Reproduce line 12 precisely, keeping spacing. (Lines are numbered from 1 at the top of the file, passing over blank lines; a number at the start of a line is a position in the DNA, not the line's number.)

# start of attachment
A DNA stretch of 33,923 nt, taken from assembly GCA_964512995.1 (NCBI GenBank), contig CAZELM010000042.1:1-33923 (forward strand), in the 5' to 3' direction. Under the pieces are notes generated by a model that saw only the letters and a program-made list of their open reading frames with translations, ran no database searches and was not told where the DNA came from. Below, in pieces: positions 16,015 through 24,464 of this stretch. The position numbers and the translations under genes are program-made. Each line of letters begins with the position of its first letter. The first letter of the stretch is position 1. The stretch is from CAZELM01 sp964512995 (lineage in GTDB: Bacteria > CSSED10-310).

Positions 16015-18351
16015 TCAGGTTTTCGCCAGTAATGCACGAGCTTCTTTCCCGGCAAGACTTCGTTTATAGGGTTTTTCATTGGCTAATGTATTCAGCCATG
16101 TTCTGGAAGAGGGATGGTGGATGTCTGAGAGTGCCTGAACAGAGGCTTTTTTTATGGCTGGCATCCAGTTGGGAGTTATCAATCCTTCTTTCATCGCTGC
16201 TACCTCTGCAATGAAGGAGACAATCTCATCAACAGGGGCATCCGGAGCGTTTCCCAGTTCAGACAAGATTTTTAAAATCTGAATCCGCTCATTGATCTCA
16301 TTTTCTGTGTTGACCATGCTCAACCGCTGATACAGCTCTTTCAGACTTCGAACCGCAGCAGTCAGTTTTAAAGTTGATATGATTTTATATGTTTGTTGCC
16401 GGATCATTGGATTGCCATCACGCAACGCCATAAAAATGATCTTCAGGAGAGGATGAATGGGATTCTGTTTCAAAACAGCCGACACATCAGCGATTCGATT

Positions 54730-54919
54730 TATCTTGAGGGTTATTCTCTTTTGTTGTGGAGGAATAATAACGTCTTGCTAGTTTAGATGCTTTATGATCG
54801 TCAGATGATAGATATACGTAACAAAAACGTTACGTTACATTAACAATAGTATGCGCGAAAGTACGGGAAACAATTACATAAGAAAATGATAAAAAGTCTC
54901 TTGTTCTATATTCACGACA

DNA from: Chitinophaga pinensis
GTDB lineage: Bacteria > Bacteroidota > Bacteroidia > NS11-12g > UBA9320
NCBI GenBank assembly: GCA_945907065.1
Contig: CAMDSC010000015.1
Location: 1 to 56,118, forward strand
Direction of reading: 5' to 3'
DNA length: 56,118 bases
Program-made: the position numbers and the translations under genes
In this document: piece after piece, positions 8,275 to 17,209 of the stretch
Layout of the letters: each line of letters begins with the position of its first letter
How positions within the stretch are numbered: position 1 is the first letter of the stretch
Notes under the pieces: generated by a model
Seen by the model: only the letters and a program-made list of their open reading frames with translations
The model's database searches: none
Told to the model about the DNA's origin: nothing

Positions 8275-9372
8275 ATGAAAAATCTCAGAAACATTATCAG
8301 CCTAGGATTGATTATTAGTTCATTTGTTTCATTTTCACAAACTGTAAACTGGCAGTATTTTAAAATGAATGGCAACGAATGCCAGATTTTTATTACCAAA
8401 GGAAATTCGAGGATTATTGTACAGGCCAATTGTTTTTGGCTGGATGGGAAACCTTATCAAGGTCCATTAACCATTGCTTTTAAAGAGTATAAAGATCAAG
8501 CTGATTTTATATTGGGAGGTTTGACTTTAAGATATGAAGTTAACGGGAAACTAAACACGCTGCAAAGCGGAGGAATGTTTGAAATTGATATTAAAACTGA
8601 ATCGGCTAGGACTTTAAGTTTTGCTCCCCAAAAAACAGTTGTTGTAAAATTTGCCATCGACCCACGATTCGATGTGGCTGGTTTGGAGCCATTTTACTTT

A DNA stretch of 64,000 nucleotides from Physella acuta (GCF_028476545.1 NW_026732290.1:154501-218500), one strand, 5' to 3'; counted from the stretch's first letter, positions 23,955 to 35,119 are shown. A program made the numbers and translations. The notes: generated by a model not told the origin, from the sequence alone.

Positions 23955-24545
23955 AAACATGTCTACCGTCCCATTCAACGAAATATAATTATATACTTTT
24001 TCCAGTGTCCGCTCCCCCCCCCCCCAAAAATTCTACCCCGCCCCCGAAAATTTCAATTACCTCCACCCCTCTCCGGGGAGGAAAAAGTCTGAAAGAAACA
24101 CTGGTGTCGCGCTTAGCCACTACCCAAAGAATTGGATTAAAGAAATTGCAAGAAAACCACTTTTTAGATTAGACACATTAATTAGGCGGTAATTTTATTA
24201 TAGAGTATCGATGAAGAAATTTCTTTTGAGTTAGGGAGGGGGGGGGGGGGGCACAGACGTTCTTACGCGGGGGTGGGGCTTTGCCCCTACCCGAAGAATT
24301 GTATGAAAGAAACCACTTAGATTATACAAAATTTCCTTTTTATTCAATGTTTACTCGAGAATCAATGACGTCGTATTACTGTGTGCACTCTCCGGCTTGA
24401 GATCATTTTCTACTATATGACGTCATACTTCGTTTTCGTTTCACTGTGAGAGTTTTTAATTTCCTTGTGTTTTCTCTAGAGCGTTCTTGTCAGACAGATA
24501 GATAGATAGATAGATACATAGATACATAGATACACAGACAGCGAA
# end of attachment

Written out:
DNA from: Chitinophaga pinensis